Rapid fluctuations in blood pressure within the first 180 minutes of hospital stay were associated with increased mortality rate within 90 days for acute ischemic stroke patients. As compared to patients with smaller variations in blood pressure, patients who died within 90 days were found to have larger changes in their diastolic blood pressures within the first 180 minutes [55]. A rapid spontaneous drop in systolic blood pressure may indicate that recanalization has occurred.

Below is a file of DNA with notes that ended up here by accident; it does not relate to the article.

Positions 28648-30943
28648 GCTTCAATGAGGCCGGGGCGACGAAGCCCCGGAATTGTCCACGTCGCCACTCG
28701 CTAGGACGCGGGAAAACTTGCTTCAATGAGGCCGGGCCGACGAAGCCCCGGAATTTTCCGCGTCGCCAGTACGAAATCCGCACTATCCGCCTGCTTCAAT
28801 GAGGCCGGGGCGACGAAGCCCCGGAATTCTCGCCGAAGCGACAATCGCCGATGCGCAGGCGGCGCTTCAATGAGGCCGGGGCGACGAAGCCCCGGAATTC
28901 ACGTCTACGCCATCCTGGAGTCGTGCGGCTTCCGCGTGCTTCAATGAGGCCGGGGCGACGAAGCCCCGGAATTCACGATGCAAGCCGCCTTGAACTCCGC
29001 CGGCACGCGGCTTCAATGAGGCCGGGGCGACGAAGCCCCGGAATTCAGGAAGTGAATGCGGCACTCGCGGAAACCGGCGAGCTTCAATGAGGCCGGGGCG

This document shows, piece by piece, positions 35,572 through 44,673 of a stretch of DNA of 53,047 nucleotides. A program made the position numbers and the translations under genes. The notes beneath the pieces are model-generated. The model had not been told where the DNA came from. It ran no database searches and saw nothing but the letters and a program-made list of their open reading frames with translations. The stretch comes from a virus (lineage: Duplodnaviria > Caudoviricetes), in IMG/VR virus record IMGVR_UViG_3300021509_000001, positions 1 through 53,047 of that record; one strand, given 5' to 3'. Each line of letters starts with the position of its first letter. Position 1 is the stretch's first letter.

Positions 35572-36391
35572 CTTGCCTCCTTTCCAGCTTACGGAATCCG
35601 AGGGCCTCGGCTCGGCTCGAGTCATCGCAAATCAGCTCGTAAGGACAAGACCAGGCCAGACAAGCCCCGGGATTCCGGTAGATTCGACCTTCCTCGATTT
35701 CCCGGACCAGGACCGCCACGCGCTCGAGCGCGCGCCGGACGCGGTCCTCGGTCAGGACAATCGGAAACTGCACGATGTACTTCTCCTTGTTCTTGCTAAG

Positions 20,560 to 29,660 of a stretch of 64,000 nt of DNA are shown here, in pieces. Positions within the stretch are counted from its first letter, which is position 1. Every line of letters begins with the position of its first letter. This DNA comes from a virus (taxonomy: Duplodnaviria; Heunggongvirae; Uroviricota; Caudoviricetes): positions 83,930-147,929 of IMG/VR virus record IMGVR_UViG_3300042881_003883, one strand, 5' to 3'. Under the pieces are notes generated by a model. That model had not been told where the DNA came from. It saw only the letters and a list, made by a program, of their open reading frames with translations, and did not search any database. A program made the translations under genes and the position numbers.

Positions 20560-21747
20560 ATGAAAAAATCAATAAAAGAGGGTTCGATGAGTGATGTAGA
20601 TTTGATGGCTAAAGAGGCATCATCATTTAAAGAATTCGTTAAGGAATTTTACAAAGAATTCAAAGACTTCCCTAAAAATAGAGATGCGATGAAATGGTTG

Until the 1995 publication of the seminal NINDS tPA trial, stroke treatment was limited to supportive care. Since that time, tPA has been demonstrated to be an effective therapy with varied interpretation of reported trials and observational studies. Of the many thrombolytic therapies that have been suggested for the treatment of ischemic stroke, only tPA (recombinant tPA [alteplase] and its cousin tenecteplase [TNKase]) have been shown to be useful and will be discussed here [56,57]. tPA effectiveness and perhaps safety decline with the passage of time from ictus, thus determining the last known well time of the patient is critical. A recent review of major trials of tPA, including NINDS and European Cooperative Acute Stroke Study III (ECASS III), suggests that the majority of patients presenting within 4.5 hours should receive tPA treatment unless there is a contraindication [58]. According to the NINDS trial, tPA should be given to patients as soon as possible, ideally within 90 minutes. There have been benefits to treating patients with tPA after 3 hours, but with increased risks. Treatment with tPA within 3 hours was associated with improved clinical outcomes assessed at three-month post follow up [59-61]. The time frame for tPA treatment is critical, and there is support for the use of tPA up to 4.5 hours after the onset of stroke symptoms [62]. Although a slightly higher risk of intracerebral hemorrhage was associated with tPA treatment, meta-analysis determined this risk is minimal and that tPA is a safe and effective treatment [63]. Extremely careful consideration should be given prior to administering tPA in patients with contraindications to thrombolytic therapy such as: past or present intracranial hemorrhage, severe uncontrolled hypertension, severe hypoglycemia/hyperglycemia, serious head trauma or stroke within the past 3 months, thrombocytopenia, coagulopathies, including those associated with the use of anticoagulant medications, low molecular weight heparins, direct thrombin inhibitors, and factor Xa inhibitors [64,65]. The risk of administering tPA must be considered versus the benefit prior to treatment.